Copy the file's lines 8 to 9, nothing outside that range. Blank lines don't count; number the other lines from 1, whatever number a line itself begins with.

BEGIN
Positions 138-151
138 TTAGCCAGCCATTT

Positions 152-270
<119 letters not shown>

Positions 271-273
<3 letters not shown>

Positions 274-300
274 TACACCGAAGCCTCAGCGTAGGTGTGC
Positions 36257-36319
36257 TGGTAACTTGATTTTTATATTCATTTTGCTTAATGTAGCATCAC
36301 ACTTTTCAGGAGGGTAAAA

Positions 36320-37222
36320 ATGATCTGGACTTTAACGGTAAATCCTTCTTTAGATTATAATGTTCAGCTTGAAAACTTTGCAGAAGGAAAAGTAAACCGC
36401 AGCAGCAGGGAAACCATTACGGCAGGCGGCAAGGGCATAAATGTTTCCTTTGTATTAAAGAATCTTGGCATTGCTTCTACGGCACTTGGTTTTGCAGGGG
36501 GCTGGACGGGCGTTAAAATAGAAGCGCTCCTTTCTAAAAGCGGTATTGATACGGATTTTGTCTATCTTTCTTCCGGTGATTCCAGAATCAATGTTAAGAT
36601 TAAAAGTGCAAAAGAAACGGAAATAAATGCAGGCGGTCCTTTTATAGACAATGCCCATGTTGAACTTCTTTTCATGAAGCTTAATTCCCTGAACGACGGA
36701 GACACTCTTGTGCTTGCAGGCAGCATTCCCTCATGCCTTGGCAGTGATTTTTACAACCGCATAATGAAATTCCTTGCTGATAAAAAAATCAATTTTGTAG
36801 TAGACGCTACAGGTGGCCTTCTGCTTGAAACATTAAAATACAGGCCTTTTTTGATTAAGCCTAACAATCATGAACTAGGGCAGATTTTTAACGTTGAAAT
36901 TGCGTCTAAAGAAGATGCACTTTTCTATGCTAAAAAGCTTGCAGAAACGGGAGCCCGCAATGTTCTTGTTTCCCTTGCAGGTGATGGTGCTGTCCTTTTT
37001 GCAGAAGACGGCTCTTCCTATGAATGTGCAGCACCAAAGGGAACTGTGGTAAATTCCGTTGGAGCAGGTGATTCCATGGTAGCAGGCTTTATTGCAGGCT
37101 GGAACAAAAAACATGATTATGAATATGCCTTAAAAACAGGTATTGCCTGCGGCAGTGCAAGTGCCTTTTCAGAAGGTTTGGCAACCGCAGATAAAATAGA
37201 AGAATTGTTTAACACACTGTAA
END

274 TACACCGAAGCCTCAGCGTAGGTGTGC
Positions 36257-36319